The Leading Causes of Life is a theory or, better, a contained set of ideas that help us build a rich perspective on life and the way it works in human communities and societies.
Five 'causes' of life are outlined. It could be many more but we have found that these five, taken together, do a very good job of capturing a wide range of insights and knowledge across many disciplines and practice fields (if you look at the full LCL statement, you will see many references to other work done over a long period of time and in many different contexts for each of the five causes).
You will also see that it is possible to work with these five causes both for good or ill purposes. Equally important, then, is the purposes or ends one has in mind. So we include in our understanding of the Leading Causes of Life that they are betrayed when used manipulatively and destructively but served when they are generative of life not just for some but for all, for the whole within which we live (including our environment and our world).
Better viewed as a potent set of questions rather than of self-contained answers, LCL theory gives leaders operating in the context of complex, fluid, turbulent community challenges a way envisage the life of the whole. Part of a larger suite of ideas originally emerging at the intersection of faith and health at public scale, it is relevant to any and all aspects of our life together no matter our field or expertise or practice. it is part of a larger scientific curiosity about how order emerges, is sustained, and moves toward higher order in complex systems.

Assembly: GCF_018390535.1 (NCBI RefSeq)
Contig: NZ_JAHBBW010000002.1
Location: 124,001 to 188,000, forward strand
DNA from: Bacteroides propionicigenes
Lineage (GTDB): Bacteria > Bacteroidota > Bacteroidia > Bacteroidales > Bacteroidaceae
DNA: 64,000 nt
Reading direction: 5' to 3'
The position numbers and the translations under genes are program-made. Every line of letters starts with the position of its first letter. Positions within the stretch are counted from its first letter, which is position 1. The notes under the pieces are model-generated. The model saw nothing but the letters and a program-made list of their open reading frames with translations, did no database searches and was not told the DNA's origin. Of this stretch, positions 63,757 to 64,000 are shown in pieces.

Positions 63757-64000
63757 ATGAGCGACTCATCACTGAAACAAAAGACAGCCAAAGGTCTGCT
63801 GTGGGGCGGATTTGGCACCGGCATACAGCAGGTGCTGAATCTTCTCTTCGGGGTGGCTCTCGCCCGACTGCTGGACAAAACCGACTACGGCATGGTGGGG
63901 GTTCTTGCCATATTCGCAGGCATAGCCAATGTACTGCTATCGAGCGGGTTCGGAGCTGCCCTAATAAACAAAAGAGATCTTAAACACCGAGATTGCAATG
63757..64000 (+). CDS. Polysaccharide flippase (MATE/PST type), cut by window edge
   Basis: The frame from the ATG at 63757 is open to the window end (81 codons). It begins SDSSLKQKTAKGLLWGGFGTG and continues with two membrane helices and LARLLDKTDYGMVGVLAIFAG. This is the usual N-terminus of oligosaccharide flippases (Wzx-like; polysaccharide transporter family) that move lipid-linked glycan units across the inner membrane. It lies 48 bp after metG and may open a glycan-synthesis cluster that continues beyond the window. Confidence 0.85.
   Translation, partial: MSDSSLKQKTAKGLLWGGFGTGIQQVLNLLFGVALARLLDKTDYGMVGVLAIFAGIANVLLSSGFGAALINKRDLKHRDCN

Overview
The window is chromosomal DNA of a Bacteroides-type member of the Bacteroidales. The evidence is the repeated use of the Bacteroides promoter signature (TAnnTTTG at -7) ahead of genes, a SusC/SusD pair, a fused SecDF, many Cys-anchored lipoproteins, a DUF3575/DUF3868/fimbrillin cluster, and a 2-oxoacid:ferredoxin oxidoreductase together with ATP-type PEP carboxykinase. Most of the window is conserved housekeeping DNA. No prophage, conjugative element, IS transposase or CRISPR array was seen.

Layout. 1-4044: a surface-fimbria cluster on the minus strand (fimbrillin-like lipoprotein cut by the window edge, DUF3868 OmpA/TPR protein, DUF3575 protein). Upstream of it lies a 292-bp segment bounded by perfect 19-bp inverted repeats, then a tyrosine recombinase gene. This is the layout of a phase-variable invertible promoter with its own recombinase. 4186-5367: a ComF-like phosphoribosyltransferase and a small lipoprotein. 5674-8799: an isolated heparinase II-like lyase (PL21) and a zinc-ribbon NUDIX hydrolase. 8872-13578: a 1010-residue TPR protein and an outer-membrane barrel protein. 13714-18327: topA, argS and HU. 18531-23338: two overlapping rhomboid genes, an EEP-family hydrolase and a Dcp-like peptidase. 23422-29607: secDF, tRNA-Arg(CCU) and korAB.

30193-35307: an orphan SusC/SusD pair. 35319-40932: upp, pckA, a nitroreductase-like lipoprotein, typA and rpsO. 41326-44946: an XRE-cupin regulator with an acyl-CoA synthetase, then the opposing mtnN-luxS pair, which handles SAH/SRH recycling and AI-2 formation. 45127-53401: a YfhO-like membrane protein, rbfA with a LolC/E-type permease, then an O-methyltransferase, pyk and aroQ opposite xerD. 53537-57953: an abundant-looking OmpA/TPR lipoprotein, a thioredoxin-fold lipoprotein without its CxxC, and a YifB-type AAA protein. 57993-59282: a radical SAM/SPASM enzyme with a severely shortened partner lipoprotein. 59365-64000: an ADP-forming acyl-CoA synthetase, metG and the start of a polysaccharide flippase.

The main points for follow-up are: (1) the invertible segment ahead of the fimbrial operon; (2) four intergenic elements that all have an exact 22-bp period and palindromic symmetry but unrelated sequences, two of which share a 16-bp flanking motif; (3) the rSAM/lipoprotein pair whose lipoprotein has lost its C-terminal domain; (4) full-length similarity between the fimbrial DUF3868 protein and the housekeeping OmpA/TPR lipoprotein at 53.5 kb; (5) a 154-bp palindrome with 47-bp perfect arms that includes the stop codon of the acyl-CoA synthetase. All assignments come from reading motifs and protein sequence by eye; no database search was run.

In short, the LCL Framework offers an innovative, but testable way of drawing together a large body of emerging work across multiple fields of expertise. How robust is the Framework? This we tested in the first four LCLI consultations we held, with leading thinkers and practitioners from southern Africa and the USA and more widely, in fields as diverse as medicine and public health, economy and finance, development practice and sociology, anthropology and religious studies, and more.
We are pretty confident that the ideas are open-ended enough yet precise enough to allow for many congruent bodies of thought to connect and find mutual value. This is what has driven the Leading Causes of Life Initiative ever since.
For our core ethos, click here.
To read a chapter by Gary Gunderson and Jim Cochrane on "Leading Causes of Life: Pathology in its Place," which sets out the original ideas more fully, click here.
Murmuration by Paul Laurienti